The post went on to note that safety was the airline’s main commitment, and that in the 20 months that the 737 Max had been grounded, they believe that a lengthy and extensive recertification process has rectified the problems with the craft.

Whether consumers will share that feeling of utmost peace of mind will be tested as the MAX slowly rolls back into service with daily roundtrip flights from Miami.

The Shifting Ground

As the influencing game is shifting from looking and being cool to staying safe and healthy, the effect is rippling down through the market, beyond the rather rarified sphere of CEOs, ex-presidents and sitting heads of state.

Instagram influencer Ashley Haby, who described herself to Fast Company as a “Jesus lover, wifey, blogger and mompreneur,” found herself nudged into health influencing when a Walgreens ad prompted her to begin pushing the flu shot on her “Southern Suds and Simple Living” account.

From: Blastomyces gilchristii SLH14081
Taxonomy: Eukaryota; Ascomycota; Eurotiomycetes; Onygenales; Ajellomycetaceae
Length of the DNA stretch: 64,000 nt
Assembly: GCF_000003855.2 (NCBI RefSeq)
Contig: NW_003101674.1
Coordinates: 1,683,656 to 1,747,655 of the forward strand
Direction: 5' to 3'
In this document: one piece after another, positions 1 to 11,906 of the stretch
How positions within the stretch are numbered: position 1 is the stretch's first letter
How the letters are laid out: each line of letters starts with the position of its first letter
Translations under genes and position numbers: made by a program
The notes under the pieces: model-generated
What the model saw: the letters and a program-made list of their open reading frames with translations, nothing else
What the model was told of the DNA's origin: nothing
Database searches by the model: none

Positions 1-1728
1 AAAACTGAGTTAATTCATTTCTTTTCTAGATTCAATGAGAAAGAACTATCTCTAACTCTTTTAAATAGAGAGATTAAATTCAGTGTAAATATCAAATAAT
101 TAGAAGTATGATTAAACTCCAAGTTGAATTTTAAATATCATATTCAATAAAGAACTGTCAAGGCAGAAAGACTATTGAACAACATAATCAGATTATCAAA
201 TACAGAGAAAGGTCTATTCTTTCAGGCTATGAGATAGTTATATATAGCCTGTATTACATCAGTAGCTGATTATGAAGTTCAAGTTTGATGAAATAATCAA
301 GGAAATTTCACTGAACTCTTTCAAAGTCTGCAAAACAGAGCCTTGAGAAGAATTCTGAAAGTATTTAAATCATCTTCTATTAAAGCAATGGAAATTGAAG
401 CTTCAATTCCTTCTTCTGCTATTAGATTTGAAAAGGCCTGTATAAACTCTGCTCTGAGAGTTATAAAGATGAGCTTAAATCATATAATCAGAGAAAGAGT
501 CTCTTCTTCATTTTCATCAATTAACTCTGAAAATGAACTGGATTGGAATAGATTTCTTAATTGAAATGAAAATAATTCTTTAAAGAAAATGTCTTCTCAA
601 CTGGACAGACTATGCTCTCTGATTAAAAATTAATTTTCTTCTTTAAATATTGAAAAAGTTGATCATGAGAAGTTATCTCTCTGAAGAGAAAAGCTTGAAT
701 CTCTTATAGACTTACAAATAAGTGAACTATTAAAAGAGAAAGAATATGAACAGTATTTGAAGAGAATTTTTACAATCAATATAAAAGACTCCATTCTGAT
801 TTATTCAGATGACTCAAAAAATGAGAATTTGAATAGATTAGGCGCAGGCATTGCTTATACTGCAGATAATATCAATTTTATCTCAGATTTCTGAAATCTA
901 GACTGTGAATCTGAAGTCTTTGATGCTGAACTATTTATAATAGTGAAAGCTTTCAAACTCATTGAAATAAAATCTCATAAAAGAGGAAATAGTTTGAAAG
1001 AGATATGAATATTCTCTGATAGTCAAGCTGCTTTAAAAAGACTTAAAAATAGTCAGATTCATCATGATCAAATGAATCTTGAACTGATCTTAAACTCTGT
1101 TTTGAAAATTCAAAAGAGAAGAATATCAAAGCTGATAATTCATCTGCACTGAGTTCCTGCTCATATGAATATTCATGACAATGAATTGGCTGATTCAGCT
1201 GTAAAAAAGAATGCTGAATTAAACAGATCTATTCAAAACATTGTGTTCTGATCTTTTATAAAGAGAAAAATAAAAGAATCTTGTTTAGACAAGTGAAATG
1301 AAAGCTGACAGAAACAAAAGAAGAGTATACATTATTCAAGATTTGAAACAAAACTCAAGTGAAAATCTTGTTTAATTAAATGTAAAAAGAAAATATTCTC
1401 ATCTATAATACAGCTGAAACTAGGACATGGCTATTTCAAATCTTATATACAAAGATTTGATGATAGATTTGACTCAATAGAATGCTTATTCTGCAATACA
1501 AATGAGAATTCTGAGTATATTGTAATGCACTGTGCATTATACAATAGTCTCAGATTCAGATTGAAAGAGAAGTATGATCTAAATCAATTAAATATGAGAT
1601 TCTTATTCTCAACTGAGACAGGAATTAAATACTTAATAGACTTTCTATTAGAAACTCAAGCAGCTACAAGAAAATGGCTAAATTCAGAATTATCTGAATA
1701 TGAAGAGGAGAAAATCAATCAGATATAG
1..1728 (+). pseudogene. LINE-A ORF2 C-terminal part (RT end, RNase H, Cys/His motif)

“I didn’t really go into the benefits of the solution or why you should get the flu shot,” she noted of her pro-flu shot posting. “I wasn’t pushing it down anyone’s throat.”

The campaign, though ultimately discontinued by Walgreens, was also ruled a success by the firm, noting that 40 influencers who signed on motivated an upsurge in vaccinations that season.

Because in 2020, what everyone really wants for Christmas is to be safe, and for their friends and family to be safe. And the person who can tell them how to do that may just end up being the most influential voice on social media this year.